By Jason McKeown
As soon as his team mate Charlie Wyke turned with the ball, the rookie was off. Curving his run goal side of the defender, charging into the open space left unguarded by a high pressing Rochdale back four. The through ball was inch perfect, enabling him to run onto it at full tilt. With his first touch he nudged the ball around the onrushing keeper, and with the second he smashed it into the unguarded goal. Wild, wild celebrations – on the pitch and in the Kop stand behind him.
There’s no doubt that, on Saturday 9 December 2017, Tyrell Robinson would have been feeling good. At 20 years of age, and on his full league debut, Robinson had just been the star of the show in a thrilling 4-3 League One victory over Rochdale. In front of 19,261 fans, his 78th minute strike proved the winning goal. Only three weeks earlier, Robinson had come off the bench for City at Wigan and scored a stunning last minute winner. His star was rising.
Within a month of his Rochdale goal, he agreed a new two-and-a-half-year contract at Valley Parade. The club announcement, complete with former chairman Edin Rahic posing for a photo with Robinson, beamed that the new deal, “reinforce[s] one of the club’s recruitment strategies by investing in the very best youth talent.”
In total, Robinson would play 26 times for City over the 2017/18 season. It was a campaign that ended with disappointment as the Bantams fell from play off contenders to mid-table, but Robinson’s emergence was one shining light.
Or so it seemed.
If Saturday 9 December 2017 was one of the best days of Robinson’s life, one of his worst came on Tuesday 14 August 2018. The net was closing in on him, as truly awful behaviour from 24 hours earlier was about to come home to roost.
Bradford City were in action at Macclesfield Town in the League Cup. Robinson had been named as a substitute, and was warming up on the pitch with everyone else, when six police officers turned up at Moss Rose, 30 minutes before kick off.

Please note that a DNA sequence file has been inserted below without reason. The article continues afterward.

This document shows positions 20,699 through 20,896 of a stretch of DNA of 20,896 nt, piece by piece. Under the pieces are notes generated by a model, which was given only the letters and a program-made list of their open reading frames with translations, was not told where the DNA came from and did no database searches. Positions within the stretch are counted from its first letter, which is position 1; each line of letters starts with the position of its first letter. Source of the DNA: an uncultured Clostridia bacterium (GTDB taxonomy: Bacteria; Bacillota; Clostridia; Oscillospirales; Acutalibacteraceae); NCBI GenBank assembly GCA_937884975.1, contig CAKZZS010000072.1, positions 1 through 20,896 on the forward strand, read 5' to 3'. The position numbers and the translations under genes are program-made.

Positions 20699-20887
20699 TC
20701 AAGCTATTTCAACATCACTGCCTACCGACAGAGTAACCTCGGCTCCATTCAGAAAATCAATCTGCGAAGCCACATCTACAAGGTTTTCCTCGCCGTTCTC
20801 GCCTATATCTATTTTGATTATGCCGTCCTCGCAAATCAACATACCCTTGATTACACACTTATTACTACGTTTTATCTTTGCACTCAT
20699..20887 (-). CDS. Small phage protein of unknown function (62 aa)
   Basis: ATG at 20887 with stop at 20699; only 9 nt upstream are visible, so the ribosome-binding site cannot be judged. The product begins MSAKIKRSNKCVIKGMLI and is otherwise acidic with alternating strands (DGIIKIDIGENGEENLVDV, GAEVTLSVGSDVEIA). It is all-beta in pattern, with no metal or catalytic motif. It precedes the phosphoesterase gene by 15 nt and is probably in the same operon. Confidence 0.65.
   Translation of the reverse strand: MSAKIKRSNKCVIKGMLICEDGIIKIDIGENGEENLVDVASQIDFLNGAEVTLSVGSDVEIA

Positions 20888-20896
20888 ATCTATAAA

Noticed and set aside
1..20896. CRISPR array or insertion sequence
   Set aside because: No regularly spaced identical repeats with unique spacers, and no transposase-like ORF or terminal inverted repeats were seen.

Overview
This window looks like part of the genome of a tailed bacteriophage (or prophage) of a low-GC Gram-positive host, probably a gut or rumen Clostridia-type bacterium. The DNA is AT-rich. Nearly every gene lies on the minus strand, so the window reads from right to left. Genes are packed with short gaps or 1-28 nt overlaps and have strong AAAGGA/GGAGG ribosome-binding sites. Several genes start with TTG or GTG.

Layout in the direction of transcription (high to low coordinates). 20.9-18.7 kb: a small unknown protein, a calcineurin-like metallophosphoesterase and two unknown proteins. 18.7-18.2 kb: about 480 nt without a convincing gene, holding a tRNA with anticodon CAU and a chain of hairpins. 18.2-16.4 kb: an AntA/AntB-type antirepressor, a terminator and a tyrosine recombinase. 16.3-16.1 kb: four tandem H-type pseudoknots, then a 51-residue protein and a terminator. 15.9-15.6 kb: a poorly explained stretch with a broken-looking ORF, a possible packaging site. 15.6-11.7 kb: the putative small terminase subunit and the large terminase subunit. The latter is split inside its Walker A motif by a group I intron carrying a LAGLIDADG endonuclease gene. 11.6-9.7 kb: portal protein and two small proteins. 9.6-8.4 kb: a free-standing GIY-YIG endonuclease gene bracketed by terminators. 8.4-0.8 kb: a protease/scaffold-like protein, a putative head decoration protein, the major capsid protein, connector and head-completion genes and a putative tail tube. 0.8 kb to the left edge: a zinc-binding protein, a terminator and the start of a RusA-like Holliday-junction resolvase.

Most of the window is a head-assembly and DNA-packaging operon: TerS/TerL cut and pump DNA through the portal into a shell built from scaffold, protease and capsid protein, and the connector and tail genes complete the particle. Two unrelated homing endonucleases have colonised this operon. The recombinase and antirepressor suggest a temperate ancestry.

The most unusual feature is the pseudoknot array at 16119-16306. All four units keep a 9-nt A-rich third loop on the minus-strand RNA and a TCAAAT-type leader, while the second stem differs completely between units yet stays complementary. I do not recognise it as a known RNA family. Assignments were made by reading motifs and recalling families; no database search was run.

Ryan Sparks, who had recently been installed head of media and public relations, was stood with City supporters in the away end on what was meant to be a night off, when his phone rang. It was Edin Rahic, asking him to pop over to see him at the other side of the ground to help him out. Sparks was dispatched to speak to the police. Obviously no one at the club knew what Robinson had done, and Sparks explained about the game, that Robinson was involved as a sub, and asked if they could wait. The seriousness of the situation meant this wasn’t an option.
So with just 10 minutes until kick off, Sparks had to knock on the door of the away dressing room, and ask to speak to Michael Collins. The manager was just in the middle of delivering his final pre-match team talk, and was now quietly informed by Sparks that Robinson would have to be pulled from the game. The rookie manager was left absolutely stunned, just like everyone else.
Robinson was taken away by the police before the game started. He would spend that night back in West Yorkshire, locked in a police cell.
The details of what Robinson had done 24 hours before the game are truly horrific and not something we will republish here. Other than direct you, valued reader, to a link if you want to find out more. Proceed with caution, it’s grim.
Robinson was eventually released on bail, pending further enquires. Rahic left Sparks and Paula Watson in charge of dealing with the fallout, as the chairman – under mounting pressure from supporters over the way he was leading the club – didn’t want to risk facing even more criticism. So whilst Sparks and Watson crisis managed, Rahic lamented the loss of a saleable asset. The day after Robinson was released on bail, pending further enquires, he was suspended by the club.
Robinson would never play for City again. It took a long, long time for West Yorkshire Police to bring the case forward, and Robinson’s absence sparked plenty of supporter chatter. Especially as he remained a regular social media poster, talking up how he was training on his own and expecting to come back.